While other sacraments point to Jesus and bring his blessings, only the Eucharist is Christ…
Jenky: Real Presence not ‘opinion,’ but ‘foundational’ to Catholic faith
PEORIA, Ill. (CNS) — Acknowledging evidence that “for several generations” the Catholic Church has not sufficiently taught its core truths, Bishop Daniel R. Jenky has called for all ministries of the Diocese of Peoria to be “intentionally centered” on the Real Presence in the holy Eucharist.
The bishop’s 2,100-word teaching document, titled “The Real Presence,” was released Sept. 16, six weeks after the publication of a Pew Research Center survey showing that a majority of Catholics in the United States do not believe that the bread and wine used at Mass become the body and blood of Christ.
“This failure in faith and conviction has happened despite the fact that the received teaching goes back to apostolic times and has always been held as foundational to our Catholic identity,” wrote Bishop Jenky. “So as your bishop, I believe it is a grave personal obligation for me to try to state as clearly as I am able some basic truths about the Blessed Sacrament.”
|Editorial: To spread belief in the Real Presence in the Eucharist, start with reverence|
Bishop Jenky outlined “persistent evidence” of the Real Presence found in Scripture, the Catechism of the Catholic Church and the witness of the saints.
“It is a defined dogma of the Catholic Church, revealed by the Holy Spirit and preserved from any possibility of error, that the body and blood, soul and divinity of Jesus Christ are truly and substantially present in the most holy Eucharist,” he wrote. “This is not an opinion to be measured against any opinion poll, but rather divine revelation as expressed by the absolute authority of Scripture and tradition.”
Bishop Jenky also had strong words for Catholics who would deny the teaching.
“The Lord once said: ‘Whoever eats my flesh and drinks my blood shall live forever, and I will raise him up on the last day,'” he said, quoting the Gospel of St. John. “So for any Catholic to deny the Real Presence is in a certain sense to deny Jesus and place themselves outside of the convictions of our faith.”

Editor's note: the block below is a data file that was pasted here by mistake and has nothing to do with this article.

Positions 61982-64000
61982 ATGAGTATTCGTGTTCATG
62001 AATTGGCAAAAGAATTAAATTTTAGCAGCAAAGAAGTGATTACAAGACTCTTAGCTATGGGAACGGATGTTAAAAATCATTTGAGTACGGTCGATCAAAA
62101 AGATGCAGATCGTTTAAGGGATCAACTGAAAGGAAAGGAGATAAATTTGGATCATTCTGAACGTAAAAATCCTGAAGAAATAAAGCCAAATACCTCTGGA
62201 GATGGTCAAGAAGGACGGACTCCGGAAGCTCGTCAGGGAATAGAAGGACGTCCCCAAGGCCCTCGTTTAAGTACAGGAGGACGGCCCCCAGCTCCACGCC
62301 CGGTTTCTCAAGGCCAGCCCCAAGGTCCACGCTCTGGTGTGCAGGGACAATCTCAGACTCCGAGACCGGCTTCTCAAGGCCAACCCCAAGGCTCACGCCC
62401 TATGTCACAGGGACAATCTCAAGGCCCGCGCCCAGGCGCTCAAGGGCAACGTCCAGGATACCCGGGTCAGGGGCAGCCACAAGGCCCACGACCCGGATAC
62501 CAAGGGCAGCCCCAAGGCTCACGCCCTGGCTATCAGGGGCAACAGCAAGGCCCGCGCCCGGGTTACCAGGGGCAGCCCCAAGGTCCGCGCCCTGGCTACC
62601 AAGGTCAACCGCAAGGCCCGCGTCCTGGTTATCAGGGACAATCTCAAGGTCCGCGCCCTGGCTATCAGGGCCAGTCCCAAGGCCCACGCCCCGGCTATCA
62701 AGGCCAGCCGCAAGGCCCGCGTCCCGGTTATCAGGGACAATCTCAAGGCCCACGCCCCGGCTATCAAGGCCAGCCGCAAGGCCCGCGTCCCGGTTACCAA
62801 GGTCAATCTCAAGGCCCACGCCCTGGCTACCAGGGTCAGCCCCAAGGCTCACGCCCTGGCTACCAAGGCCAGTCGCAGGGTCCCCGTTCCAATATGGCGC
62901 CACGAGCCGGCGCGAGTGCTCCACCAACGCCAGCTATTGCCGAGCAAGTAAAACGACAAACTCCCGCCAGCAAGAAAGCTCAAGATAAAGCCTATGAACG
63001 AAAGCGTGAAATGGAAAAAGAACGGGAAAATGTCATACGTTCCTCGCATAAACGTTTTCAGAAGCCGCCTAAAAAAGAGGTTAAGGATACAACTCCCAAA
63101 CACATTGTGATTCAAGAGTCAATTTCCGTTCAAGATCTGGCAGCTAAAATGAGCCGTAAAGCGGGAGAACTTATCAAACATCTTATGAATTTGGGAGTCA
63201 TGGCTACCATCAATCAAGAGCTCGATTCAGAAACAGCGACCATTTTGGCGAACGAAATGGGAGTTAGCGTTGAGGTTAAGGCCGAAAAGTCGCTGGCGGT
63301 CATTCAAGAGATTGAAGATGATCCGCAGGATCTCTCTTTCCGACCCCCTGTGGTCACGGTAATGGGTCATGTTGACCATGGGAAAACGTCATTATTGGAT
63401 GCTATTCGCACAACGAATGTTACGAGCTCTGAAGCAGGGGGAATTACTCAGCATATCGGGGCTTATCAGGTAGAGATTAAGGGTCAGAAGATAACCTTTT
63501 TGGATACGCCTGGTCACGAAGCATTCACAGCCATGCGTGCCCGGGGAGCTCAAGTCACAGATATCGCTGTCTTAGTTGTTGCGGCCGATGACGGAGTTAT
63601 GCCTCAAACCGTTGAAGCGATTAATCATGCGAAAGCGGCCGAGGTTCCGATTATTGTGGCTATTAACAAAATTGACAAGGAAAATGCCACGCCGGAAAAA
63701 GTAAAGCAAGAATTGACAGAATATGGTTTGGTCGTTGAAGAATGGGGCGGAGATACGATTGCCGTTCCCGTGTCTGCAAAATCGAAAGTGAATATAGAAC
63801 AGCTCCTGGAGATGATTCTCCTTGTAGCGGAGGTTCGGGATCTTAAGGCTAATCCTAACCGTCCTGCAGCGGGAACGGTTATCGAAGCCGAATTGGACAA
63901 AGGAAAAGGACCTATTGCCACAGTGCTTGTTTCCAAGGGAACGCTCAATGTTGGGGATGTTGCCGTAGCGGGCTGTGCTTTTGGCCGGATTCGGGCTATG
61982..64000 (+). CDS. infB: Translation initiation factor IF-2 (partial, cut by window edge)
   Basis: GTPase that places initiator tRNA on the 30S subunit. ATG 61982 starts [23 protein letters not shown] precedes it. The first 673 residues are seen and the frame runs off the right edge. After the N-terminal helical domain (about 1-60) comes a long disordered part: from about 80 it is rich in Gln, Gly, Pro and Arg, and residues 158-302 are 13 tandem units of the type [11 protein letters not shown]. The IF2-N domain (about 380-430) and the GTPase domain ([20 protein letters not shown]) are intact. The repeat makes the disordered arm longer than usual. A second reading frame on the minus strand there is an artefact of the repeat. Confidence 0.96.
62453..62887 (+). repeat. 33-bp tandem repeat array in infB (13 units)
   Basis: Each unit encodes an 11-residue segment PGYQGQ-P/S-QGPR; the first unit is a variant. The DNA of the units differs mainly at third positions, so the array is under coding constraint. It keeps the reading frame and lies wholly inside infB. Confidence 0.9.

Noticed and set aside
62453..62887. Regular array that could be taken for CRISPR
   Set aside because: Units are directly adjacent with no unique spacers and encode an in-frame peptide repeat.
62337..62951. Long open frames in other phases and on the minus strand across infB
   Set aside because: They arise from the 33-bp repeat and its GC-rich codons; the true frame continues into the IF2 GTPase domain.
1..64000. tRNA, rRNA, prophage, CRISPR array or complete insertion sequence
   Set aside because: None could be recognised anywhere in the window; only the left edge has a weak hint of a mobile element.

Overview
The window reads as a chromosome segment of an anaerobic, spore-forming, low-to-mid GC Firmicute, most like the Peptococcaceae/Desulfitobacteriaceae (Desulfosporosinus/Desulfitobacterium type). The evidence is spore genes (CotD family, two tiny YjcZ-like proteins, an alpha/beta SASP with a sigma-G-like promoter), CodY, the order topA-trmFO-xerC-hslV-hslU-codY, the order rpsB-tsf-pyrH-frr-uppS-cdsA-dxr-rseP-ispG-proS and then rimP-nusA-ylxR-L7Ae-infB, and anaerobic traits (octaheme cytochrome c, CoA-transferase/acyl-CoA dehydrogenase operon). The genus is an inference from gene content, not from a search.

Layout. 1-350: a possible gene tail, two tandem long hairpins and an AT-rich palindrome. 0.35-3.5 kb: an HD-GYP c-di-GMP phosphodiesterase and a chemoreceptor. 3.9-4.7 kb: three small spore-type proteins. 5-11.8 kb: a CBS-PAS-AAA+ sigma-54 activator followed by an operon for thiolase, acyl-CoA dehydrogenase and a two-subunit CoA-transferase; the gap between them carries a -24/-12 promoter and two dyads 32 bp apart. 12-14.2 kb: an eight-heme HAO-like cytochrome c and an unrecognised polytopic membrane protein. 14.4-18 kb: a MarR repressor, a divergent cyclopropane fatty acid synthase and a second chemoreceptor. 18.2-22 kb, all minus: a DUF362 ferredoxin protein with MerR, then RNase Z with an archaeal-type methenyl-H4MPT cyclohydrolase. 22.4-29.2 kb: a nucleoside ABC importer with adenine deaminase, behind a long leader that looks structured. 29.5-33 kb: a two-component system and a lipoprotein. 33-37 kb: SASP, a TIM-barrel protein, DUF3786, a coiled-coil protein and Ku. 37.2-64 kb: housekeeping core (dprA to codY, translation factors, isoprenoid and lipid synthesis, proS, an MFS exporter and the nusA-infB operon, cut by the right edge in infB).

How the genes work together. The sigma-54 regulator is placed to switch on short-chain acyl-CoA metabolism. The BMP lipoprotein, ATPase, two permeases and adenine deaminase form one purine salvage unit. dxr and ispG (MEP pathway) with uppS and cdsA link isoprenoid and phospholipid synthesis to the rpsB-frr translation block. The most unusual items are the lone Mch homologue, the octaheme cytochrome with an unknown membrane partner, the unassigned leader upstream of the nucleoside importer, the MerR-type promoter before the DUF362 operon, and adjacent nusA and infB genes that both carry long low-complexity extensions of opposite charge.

Since his installation as bishop of Peoria in 2002, Bishop Jenky has issued an annual teaching document called a “Festival Letter,” usually near the start of the calendar year. In an introductory letter to “The Real Presence,” the bishop said his 2020 Festival Letter was being released early to set the tone for the diocese’s various ministries as programs resume this fall.
The full text will be printed in the Sept. 29 issue of The Catholic Post, Peoria’s diocesan newspaper, and a downloadable version will be posted at cdop.org/bishop-jenky/festival-letters.
“While every doctrine of our faith is important, faith in the Eucharist is clearly foundational for Catholic Christianity,” Bishop Jenky wrote in the introductory letter. “I therefore ask that this year and in coming years … our entire local church look for ways to reinforce our teaching and witness regarding the Blessed Sacrament.”
In the main document, Bishop Jenky said Catholics share “a perennial responsibility before Almighty God” to pass on divine truth “in season and out of season, uncompromised and undiminished.”
And while the church’s teaching on the Real Presence hasn’t changed, Bishop Jenky pointed to a “noticeable decline in our ritual reverence and recognition” in recent decades.
“How we pray is certainly integral to how we believe,” he wrote. Attentive silence in church — as well as rituals including genuflecting, blessing with holy water, and prayers before and after Mass — “encouraged a kind of shared awe before something experienced as numinous and wondrous.”
But contemporary American culture tends to be “relentlessly informal,” said the bishop, and “sometimes our churches may seem more like hotel lobbies than an awesome House of God.”
In addition to regular instruction, Bishop Jenky listed several ways that reverence for the Real Presence can be enhanced, including eucharistic devotions such as Holy Hours, Benediction, processions and quiet times of personal prayer.
He said Masses at weddings and funerals provide “great opportunities to witness to our faith in the Eucharist as a pastoral gift to those who may have been poorly catechized or even have fallen away.” And he encouraged that holy Communion be offered under the forms of both bread and wine when possible “for the sake of the fullness of the sign instituted by Christ.
Listing the benefits to individual and community faith that take place at every Mass, Bishop Jenky asked: “How could we ever dare to neglect Sunday Mass or fail to share with future generations the infinite treasure of the Real Presence of our Lord and Savior Jesus Christ in the Blessed Sacrament?”
“We are a Eucharistic Church, whose life and service revolve around the gift of the Eucharist,” wrote Bishop Jenky.
Explaining how the Eucharist empowers Catholics to appreciate and live all the other sacraments, he added that “just as truly as Christ ascended into heaven, so truly he descended into the sacraments, until he comes again in glory.”